# Complex arguments

1. May 6, 2014

### ajtgraves

I'm trying to sketch the nyquist plot of
$$\frac{j\omega-1}{j\omega+1}$$
but can't seem to calculate the argument correctly. I think it should be $$\arctan(-\omega) - \arctan(\omega) = -2\arctan(\omega)$$ but this doesn't give the correct nyquist plot behaviour for $\omega \to 0$ and $\omega \to \infty$ - surely $-2\arctan(\omega)$ implies that $\lim_{x\to 0} = 0^\circ$ and $\lim_{x\to \infty} = -180^\circ$?

Wolfram Alpha disagrees but I can't see where I'm going wrong. Am I making a glaring error somewhere? Any help would be greatly appreciated.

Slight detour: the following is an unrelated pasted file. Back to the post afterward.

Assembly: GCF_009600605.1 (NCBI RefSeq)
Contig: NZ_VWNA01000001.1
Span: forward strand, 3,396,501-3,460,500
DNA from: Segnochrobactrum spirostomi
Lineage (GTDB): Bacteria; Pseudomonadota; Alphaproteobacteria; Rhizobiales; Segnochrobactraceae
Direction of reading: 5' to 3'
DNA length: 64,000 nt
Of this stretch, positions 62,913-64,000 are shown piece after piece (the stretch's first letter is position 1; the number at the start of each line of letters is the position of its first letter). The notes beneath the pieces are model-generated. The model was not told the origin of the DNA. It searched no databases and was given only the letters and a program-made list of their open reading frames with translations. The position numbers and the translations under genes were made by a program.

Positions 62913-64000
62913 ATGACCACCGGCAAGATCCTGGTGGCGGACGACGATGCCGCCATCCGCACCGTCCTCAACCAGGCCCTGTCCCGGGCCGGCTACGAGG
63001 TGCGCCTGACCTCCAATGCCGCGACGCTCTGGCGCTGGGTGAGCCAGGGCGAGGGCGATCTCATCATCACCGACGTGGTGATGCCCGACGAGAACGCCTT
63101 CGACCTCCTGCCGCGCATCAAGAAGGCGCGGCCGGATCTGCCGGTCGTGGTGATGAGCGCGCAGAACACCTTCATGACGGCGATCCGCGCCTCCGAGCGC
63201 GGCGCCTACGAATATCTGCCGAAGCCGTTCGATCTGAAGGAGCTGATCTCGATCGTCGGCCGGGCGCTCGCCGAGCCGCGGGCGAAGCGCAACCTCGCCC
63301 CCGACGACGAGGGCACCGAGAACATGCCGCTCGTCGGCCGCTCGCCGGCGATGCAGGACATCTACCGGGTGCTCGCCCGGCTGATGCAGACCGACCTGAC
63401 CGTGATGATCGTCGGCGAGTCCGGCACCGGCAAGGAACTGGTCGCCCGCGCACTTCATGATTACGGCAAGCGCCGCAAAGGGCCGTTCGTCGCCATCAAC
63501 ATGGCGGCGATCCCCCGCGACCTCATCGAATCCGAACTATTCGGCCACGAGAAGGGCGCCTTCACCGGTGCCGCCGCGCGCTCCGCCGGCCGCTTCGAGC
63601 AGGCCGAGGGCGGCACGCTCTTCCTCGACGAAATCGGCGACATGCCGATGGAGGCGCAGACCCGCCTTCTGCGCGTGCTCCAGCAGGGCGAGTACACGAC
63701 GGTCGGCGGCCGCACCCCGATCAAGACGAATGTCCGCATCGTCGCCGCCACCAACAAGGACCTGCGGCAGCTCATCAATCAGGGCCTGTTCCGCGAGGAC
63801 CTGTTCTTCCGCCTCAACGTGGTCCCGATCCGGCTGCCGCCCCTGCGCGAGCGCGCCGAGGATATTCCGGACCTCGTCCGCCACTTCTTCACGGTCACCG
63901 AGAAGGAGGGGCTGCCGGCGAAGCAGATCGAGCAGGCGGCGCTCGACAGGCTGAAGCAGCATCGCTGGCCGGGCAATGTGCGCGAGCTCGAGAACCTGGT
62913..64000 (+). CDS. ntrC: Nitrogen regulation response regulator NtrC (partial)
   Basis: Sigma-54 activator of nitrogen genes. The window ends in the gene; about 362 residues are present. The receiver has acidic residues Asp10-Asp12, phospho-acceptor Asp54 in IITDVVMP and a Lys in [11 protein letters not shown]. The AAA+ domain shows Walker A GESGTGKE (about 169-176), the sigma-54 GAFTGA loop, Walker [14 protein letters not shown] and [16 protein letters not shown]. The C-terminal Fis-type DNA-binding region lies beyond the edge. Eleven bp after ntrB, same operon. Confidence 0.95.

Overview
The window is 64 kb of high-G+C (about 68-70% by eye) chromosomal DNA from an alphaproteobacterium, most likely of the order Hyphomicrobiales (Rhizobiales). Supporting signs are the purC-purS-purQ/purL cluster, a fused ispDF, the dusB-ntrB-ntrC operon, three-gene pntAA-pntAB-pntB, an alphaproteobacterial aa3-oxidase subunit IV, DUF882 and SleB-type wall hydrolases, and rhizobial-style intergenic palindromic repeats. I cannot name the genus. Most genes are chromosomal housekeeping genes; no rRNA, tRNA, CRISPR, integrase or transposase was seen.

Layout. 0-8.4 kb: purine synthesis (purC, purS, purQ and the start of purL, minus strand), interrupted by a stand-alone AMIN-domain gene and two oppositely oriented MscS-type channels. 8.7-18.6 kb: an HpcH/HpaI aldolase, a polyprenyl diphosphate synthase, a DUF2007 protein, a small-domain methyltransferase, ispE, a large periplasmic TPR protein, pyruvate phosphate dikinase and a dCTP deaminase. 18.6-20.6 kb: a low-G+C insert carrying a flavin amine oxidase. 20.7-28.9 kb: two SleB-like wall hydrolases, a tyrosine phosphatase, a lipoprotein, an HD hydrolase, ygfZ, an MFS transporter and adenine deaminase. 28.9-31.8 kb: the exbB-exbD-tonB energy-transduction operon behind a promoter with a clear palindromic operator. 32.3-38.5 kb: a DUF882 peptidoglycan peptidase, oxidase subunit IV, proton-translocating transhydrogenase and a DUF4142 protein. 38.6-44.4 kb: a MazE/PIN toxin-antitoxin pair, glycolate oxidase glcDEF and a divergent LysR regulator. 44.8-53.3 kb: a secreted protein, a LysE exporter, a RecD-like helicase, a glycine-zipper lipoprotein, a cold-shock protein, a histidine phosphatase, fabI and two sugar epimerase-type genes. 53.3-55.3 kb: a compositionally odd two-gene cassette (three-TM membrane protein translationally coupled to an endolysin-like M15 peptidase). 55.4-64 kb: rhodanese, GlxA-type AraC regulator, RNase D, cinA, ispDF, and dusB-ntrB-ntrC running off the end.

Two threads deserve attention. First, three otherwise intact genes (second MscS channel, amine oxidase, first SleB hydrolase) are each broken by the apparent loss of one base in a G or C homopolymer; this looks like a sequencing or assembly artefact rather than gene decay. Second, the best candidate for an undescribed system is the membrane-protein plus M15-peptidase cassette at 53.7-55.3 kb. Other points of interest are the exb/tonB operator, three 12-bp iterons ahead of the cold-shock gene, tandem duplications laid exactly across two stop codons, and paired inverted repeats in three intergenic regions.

Thanks very much

2. May 6, 2014

### eigenperson

You're an electrical engineer, right? So j means the square root of -1?

Assuming it does, I think you are off by 180 degrees. The formula $\mathrm{arg}(x + yj) = \arctan(y/x)$ is valid when $x > 0$, but if the real part of $x + yj$ is negative, as it is in the numerator, you need to adjust for the fact that arctan only returns angles in $(-\pi/2, \pi/2)$ by using $\mathrm{arg}(x + yj) = \pi + \arctan(y/x)$.

3. May 6, 2014